Fiji is famed for its intense tropical beauty. Trent had the privilege of celebrating his 5th birthday with the Fijian Villagers. We were aboard Captain Cook's cruise boat and travelled to Robinson Crusoe island. Magnificent scuba diving and welcoming locals. We enjoyed a traditional kava ceremony with delicious lovo. Kava is a mildly narcotic and sedative drink made from the root of the yaqona - when presented with the kava you clap and yell "Bula" (Fijian for Hello) and drink in one gulp followed by three more claps and yelling "Ma-tha!". You then feel marvellously serene ... no doubt why Fijians serve kava to settle arguments or to make peace between Villagers!

🙂 Palm lined beaches. Azure blue water and fantastic diving. The people and their culture.

🙁 Cannibilism (well, way back when – obviously!)

Currency: Fijian Dollar

THREE things we did not know about Fiji:

  1. You can be a Time Traveller! Stretching across two time zones, you can stand with one foot in ‘today’ and the other planted in ‘yesterday’ on the island of Taveuni, where the international date line crosses.
  2. Fijians use to eat people! Long ago, cannibalism was significant to Fijian culture. The last reported case of cannibalism occurred in 1867 when a foreign missionary removed a comb from a Fijian chiefs head. Touching the head of a chief (or any Fijian for that matter) is considered highly disrespectful. Today, you can visit the Suva Museum where war clubs, cannibal forks and the Reverends boots are on display.
  3. Rugby is a national religion: Rugby is a big deal in Fiji. Many locals play professional Rugby Union and Rugby League and if the Fiji Sevens (one of the world’s top teams) are playing an international game, time comes to a halt. Locals crowd into shops and homes to watch the events, while businesses shut down when the game is in play.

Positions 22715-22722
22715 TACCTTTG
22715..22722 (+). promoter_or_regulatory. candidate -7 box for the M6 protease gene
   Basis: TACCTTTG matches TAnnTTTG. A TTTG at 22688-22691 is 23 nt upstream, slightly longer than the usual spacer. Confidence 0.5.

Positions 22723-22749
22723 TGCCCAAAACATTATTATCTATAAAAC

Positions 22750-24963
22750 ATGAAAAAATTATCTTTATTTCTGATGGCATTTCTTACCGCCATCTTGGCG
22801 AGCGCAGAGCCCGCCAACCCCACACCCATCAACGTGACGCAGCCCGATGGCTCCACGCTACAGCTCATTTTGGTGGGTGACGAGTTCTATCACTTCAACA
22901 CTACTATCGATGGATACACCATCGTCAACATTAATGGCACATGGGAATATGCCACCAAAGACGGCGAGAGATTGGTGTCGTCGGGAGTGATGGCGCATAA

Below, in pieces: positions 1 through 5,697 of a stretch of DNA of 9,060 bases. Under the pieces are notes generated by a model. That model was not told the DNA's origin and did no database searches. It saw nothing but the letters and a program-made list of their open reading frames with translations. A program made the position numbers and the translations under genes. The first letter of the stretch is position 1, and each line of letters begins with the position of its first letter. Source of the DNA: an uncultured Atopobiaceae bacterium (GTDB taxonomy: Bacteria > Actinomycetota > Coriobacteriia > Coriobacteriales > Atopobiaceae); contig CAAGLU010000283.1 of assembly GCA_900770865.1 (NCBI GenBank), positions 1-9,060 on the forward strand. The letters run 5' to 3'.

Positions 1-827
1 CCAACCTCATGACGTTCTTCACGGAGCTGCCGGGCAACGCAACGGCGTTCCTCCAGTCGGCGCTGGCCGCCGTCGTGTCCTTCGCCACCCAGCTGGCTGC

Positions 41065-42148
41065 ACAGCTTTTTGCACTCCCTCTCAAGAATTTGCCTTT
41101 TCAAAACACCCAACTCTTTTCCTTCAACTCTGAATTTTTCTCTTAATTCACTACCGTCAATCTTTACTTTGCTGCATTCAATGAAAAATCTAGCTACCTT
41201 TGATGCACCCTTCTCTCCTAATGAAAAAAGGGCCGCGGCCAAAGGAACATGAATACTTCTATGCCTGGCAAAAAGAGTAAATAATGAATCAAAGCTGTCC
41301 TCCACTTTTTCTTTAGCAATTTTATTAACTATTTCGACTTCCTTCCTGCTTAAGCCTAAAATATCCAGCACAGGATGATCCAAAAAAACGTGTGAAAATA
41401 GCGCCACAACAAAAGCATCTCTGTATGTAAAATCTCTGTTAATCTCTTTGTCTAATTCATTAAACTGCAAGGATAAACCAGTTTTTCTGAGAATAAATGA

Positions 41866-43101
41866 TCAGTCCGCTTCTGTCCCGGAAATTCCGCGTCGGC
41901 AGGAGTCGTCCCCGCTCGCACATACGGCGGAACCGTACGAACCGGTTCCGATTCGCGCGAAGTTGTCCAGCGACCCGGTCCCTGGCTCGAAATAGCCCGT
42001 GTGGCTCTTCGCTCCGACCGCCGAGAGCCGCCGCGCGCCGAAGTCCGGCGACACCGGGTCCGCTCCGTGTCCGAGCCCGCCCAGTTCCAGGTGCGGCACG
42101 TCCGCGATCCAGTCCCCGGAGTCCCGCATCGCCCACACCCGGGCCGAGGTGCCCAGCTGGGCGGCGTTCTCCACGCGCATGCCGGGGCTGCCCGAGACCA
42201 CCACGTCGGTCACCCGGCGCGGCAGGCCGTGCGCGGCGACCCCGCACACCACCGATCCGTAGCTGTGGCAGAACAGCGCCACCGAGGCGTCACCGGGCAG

4. Fijians wear Frangipanis to indicate their relationship status: Fijian men and women will wear a frangipani behind their ear. Tucked on the right side tells the world they’re married, on the left and they are single.

Our trip was on a huge sailboat. Snorkellin was better than the Great Barrier Reef! It was fascinating learning all about their culture. Bula! This greeting in Fiji translates to “life,” with its longer use ni sa bula vinaka translating to “wishing you happiness and good health.”This warm well-wishing lies at the heart of Fiji culture, which is just as vibrant and inviting as Fiji’s white-sand beaches, tropical scents, and lush green forests. The most popular sport in Fiji is rugby… Per capita, Fiji has more rugby players than anywhere in the world. We enjoyed the dancing and cava ceremony.

We enjoyed fishing on the beach – we used hermit crabs as bait and caught a couple of fish which were cooked on the bbq for dinner. We also scuba dived – the waters are so warm that we did not even need wetsuits – the diving was divine….we dived to a depth of 26m and perfect visibility! Coral stunning. We did not sleep on the boat but rather in a tent on the beach…we were woken up at some ungodly hour by countless children who were trying to look in and get Trent to go and play with them! It was his birthday and he opened his gifts … obnoxious brat called Mitch who was also on the boat stole Trent’s rubbers which was his present…grrrr… after diving we took Trent’s new present kite out … and brat Mitch broke that too! Unbelievable. Fished some more and Paul caught a snoek. That evening we all sang Happy Birthday to Trent and he was given a delicious fruit platter as his ‘cake;.

We headed into Suva (the capital) and while we were shopping in a surf store Michael Stype walked in! (Lead singer of REM)! I lost my charm bracelet – left it in shop when buying the Fijian charm – they deny ever seeing it…grrrr. Highly recommend captain Cook Sailboat Cruise – it was lovely – great food, even cook your fish for you and lovely excursion to meet the local villagers – great value for money.

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